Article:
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Saturday, December 26, 2009

Olive Kitteridge, by Elizabeth Strout

Olive Kitteridge was selected by my book club The Page Turners, as our November read. Olive Kitteridge was also awarded the Pulitzer Prize in 2009. After reading it, I can say that I am very pleased with this choice of winners. I have a certain expectation for story telling and writing when I pull a Pulitzer awarded book off the shelf and Olive Kitteridge did not disappoint.

The book is a collection of short stories of ordinary folks from a small town. I didn't feel like I was reading short stories that end and leave me wanting more. After hearing the second story, I was confident that I would be satisfied with another story that would some how connect me to the character, Olive Kitteridge. I was engrossed in the stories as if I was reading a novel. I was reminded of Russo's, Empire Falls. (Pulitzer Prize 2002). Often the best stories seem to come from a day in the life of ordinary people with every day family dynamics and issues.

The book takes place in the small town of Portland, Maine and the stories revolve around a central character Olive Kitteridge. At times she is a grumpy, outspoken, and a rude woman. As the stories unfold, more is revealed of Olive. Who is Olive Kitteridge? Do we love her or hate her? I appreciated her for being ordinary and sensible despite her flawed demeanor. For me Olive is " the town staple" like the local store or any other structure that individualizes a town.

Henry Kitteridge, Olive's husband, is a wonderful man and perhaps it may seem that he is too nice and too kind for Olive. Does he deserve the wrath of Olive? Yet we can sense at times that Olive has a deep love for Henry, her son and others. Why oh why doesn't this come through in her dealings with them at all times. The stories interconnect in a way to reveal Olive's insecurities and the depth of her character in relation to the perils of the community. Outwardly it seems that she doesn't have deep compassion to love those in her life, and yet the stories reveal more to us.

Who of us doesn't know an "Olive." And do we see or feel an "Olive" in our own self? So often it seems that Olive could use a word or two to "mend" a situation. What gets in the way of a kinder word being spoken to heal or mend the situation?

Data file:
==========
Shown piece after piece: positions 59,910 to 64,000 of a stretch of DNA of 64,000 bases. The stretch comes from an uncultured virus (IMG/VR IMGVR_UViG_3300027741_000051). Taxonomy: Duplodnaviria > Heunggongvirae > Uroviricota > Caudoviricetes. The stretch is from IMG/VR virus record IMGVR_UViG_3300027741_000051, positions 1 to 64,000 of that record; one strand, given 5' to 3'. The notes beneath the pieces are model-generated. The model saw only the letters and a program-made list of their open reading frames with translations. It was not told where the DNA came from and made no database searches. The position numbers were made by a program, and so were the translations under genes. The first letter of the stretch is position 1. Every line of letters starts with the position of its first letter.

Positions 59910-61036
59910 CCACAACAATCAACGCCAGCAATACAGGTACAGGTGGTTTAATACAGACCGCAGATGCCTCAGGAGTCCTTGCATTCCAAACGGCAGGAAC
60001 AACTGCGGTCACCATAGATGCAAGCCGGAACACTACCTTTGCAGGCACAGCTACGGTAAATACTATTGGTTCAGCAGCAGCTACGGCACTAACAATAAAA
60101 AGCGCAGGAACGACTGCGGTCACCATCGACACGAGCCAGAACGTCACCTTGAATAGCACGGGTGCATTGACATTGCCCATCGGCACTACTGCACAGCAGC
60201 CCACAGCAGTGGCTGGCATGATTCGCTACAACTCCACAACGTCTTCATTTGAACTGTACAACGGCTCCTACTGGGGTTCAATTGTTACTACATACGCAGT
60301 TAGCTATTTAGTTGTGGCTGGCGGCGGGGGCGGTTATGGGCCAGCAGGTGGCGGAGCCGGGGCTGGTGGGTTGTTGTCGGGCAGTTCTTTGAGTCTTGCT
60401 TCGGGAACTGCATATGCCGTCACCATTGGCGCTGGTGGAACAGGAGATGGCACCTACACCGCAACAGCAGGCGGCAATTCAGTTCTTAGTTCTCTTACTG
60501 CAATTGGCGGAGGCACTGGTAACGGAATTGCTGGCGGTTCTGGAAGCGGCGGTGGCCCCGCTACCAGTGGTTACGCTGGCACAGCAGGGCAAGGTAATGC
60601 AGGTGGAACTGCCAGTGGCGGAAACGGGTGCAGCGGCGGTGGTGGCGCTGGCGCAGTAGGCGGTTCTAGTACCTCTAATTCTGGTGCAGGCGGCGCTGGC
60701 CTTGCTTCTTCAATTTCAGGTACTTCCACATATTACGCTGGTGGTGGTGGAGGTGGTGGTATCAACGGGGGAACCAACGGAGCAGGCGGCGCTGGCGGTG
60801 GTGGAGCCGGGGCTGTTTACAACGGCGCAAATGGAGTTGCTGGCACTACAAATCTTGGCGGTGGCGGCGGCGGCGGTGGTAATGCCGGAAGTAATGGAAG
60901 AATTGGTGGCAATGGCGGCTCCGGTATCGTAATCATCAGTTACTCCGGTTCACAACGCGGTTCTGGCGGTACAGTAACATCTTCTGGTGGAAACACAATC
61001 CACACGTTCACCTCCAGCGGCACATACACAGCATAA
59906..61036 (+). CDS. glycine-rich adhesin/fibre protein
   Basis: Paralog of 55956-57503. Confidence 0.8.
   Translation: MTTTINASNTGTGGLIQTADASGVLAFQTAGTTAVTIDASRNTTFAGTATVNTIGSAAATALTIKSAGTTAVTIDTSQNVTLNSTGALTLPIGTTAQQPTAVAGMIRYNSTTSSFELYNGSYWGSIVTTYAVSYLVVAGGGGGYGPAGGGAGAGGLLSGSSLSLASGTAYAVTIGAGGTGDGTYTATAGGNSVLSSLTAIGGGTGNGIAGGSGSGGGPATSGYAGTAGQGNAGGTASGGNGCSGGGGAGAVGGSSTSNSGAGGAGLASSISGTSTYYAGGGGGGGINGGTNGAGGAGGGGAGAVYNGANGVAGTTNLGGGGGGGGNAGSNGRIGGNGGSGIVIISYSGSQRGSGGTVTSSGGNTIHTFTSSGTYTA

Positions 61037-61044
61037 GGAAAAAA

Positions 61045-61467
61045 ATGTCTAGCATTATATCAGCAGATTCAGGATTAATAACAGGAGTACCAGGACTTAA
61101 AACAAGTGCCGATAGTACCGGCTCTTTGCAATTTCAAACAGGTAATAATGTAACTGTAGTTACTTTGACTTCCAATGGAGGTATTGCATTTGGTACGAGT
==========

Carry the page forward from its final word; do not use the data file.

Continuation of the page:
The writing is utterly fantastic. I do regret that I only listened to the audio book of Olive Kitteridge and I don't have any quotes to share as I was driving a lot when I listened. However, I want to say that this audio book was outstandingly well read. This is also book that I want to put into my own library.

How did my group like the book?

A member in Mississippi said, "I liked the book a lot and of course marked several Olive-isms." She had a lot more to contribute than just that and she enjoyed reading the book and savoring it.

Another member had this review to share:

" I gave Olive Kitteridge two stars because I liked the format of the book (a collection of short stories) and thought that some of the stories had profoundly thought provoking points. Unfortunately, the book didn't grab me. It could be because every short story seemed to start off the same... it took a several pages to figure out what was going on because of the exhaustive use of "they," "he," "she," or "it" before anything was clear. Overall, it wasn't a terrible book but not one I may recommend either."
-Chuluota Book Junkie

I give the book high praise for my favorite read of 2009. Have you read it? What do you think? I'd love to know.


bermudaonion said...

I haven't read this yet, but I really want to. I may use my Christmas gift certificate to buy it. Great review.

Anna said...

Glad to hear you enjoyed it. I've heard a lot of good things about this book, and I hope to read it at some point.

Diary of an Eccentric

rhapsodyinbooks said...

I too have heard many good things about it. I know what you mean about the problem with a good quote when you are listening to a book. When I am in the car, I actually have been known to pull over to the side of the road and write it down!

(Diane) Bibliophile By the Sea said...

I loved the audio version Toni. Glad it seemed to be a hit.

Bonnie said...

I've read wonderful reviews of this book and that is high praise to be your favorite read of 2009. I have it TBR and need to read it soon!

Mary Gray said...

I added this to my "to read" list on Goodreads. Thanks for blogging about it!

Ladytink_534 said...

I honestly don't believe I've ever heard of it but I think I know at least one Olive in real life so I may enjoy it. :)

Literary Feline said...

I haven't yet read this one, but I really want to. I am glad you liked it so much, Toni. I love the idea that the novel is told in the format of short stories.

Serena said...

I have not read this book yet, but it sounds fascinating. Thanks for the great review.

I hope you had a great holiday!

Darlene said...

Great review Toni. I've got mine set to post on Thursday and have linked your review to mine cause it's so much better. I liked it enough but you got much more out of it than I did.

Bonnie said...

I have this TBR on my bookshelf and will be reading it soon! I hope that my book club reads it as it sounds like a great book to discuss.

Margot said...

I have this one but haven't read it yet - hopefully soon. I'm glad you really liked it. Sometimes I'm disappointed in the award winners but this one sounds like it's truly a winner.